Coin commemorating the wedding of Prince Charles and Princess Diana
Many millions were made by several British Commonwealth nations. The current price range for most is $5-25.
A coin with two heads, two tails or designs of two different coins
With few exceptions, these pieces are novelty items sometimes called magician’s coins. They’re created by hollowing out one coin and trimming down another to fit inside. A seam can be found along the inside edge of the rim on one side. Because they’re altered coins, they have no value to coin collectors.
However, a small number of legitimate error coins known as “mules” were discovered in 2000. A mule is produced when dies intended for different denominations are paired to strike the two sides of a coin. The recently discovered mules include- at least one specimen of a1999 Lincoln cent with the reverse of a Roosevelt dime- at least six specimens of a Sacagawea “golden dollar” with the obverse (portraying George Washington) intended for a state quarterIn addition, a single Indian cent struck by two obverse dies, both dated 1869, was recently authenticated.
If you have a coin like one described in the previous paragraph or cannot find a seam even under magnification, a coin collector or dealer in your area may be able to assist you in determining if it’s genuine. Once professionally authenticated, you would be well advised to offer or consign the coin at auction to get the highest price.
An unstruck coin
Unstruck blanks or planchets are relatively common. Most retail for a couple dollars or less.
A “misstruck” coin
There are many types of striking errors. Additionally, a lot of coins look unusual because they have been altered after striking. Altered coins have no value to coin collectors. Prices for legitimate striking errors cover a broad range. Minor errors, such as a raised crack, will generally bring little or no premium. Incomplete planchets (known as clips) and off center strikes typically sell for a few dollars. Rare, dramatic errors may sell for several hundred dollars. The first step towards determining the value an unusual looking coin is to have it examined by one or more professionals.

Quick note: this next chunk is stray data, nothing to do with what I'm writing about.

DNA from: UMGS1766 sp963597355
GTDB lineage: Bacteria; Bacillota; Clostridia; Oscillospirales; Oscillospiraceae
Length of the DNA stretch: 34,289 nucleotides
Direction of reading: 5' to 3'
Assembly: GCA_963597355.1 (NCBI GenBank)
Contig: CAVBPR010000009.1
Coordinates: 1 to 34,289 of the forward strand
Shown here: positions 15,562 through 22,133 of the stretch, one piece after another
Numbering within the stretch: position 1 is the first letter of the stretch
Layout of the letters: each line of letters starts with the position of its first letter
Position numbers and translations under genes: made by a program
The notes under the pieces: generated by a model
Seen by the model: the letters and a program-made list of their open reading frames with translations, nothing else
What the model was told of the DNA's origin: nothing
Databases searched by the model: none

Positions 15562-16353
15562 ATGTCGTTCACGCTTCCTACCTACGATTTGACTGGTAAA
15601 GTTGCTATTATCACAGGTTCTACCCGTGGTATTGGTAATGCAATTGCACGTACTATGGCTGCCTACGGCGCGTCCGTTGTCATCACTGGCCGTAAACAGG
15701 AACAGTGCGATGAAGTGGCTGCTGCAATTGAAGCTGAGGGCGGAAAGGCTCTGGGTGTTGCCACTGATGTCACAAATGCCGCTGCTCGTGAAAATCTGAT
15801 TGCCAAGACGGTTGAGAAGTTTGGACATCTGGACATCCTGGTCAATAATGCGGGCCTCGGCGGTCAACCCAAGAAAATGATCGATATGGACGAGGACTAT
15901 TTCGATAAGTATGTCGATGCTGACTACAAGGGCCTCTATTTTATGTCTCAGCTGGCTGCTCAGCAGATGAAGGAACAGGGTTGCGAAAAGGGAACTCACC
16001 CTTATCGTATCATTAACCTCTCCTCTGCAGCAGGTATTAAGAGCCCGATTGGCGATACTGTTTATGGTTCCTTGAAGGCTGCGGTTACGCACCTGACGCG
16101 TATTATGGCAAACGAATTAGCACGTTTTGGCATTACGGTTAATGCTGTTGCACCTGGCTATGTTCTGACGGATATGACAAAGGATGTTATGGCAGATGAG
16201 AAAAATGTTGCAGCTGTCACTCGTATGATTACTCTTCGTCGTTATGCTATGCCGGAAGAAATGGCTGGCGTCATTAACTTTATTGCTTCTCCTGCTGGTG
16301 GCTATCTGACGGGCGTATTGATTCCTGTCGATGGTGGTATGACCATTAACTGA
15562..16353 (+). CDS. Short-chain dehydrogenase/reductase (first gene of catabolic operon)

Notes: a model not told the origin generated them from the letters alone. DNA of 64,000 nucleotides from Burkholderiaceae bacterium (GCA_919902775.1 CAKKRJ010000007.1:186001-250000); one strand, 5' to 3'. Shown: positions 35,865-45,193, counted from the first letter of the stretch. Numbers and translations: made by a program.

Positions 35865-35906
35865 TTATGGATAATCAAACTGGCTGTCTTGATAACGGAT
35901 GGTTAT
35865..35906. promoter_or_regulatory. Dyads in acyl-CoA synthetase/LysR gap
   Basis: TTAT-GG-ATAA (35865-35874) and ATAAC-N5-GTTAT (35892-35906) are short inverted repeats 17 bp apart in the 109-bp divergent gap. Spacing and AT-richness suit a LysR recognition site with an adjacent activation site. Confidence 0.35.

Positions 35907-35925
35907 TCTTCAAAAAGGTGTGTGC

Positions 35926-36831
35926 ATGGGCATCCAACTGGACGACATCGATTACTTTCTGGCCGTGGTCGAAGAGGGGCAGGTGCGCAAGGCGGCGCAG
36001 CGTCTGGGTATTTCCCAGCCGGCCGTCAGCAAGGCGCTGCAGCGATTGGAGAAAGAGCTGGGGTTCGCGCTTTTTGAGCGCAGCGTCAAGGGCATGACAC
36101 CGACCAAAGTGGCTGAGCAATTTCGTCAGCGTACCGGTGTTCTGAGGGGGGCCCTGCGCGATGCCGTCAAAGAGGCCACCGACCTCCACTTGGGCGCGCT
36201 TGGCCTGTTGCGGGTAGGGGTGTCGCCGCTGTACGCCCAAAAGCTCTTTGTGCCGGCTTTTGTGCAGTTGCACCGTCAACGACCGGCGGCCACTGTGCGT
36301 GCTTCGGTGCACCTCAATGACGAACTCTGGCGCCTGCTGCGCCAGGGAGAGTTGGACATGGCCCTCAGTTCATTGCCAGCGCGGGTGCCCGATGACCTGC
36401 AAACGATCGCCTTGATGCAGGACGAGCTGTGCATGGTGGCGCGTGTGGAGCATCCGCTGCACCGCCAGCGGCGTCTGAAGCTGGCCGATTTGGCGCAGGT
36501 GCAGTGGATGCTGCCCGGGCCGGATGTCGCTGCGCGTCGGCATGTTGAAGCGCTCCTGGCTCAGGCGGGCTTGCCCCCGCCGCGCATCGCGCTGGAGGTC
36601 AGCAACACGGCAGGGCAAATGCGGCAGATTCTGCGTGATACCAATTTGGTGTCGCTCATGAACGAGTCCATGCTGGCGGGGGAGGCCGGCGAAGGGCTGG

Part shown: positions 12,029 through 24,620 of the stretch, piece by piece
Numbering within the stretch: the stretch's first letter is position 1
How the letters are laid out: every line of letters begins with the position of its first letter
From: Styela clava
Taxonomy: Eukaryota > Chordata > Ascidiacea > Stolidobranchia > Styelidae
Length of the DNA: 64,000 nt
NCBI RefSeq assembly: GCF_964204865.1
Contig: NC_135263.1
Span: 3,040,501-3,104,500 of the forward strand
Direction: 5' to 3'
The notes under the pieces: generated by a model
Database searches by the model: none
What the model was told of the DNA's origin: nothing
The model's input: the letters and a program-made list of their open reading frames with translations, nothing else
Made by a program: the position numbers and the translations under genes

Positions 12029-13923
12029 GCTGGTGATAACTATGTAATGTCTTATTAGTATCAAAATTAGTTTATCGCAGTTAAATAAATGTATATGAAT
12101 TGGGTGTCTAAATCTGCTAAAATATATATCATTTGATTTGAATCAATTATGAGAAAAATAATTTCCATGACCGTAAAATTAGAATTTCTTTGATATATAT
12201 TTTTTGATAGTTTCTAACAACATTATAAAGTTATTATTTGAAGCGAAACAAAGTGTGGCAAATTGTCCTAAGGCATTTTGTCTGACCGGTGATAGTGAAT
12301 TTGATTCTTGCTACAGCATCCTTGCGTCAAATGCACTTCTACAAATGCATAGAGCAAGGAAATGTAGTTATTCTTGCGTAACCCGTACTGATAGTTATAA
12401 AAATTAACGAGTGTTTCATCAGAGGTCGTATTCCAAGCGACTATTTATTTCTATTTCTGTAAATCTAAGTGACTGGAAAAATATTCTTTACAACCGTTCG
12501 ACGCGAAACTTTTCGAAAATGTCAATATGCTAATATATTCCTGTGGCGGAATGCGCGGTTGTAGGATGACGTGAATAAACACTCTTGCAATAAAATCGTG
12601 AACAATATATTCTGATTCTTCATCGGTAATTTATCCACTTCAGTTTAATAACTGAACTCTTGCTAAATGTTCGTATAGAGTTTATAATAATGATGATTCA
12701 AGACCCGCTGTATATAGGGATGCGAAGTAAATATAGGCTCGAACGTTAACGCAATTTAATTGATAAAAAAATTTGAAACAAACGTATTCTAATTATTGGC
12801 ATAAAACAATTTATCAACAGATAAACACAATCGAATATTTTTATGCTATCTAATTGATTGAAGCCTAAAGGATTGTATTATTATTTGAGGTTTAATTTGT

2. What is numismatics?

A simple definition of numismatics is the the collection and study of coins, paper money, tokens and medals, and indeed these are the most widely collected and studied numismatic materials. Other items representing current or past financial assets or liabilities are also included under the numismatic umbrella. These include other objects used as money, as well as stock certificates, checks and notes of financial obligations.

Numismatic items are collected and studied for many reasons, including their historical significance and artistic merits, as well as their role in commerce. When significant demand exists, they may obtain numismatic value beyond their current monetary value (if any).

Coin collecting is perhaps the most popular part of the hobby and is sometimes used to refer to the entire numismatic spectrum (e.g. the newsgroup rec.collecting.coins is a forum for all numismatic topics). There are several specializations in coins and other branches of numismatics. With such breadth of material, numismatics offers virtually inexhaustible opportunities for exploration, learning and enjoyment.

3. What coins do people collect?

What to collect is entirely up to the collector. It will normally be a specialization that holds some interest for the collector and is within his or her budget.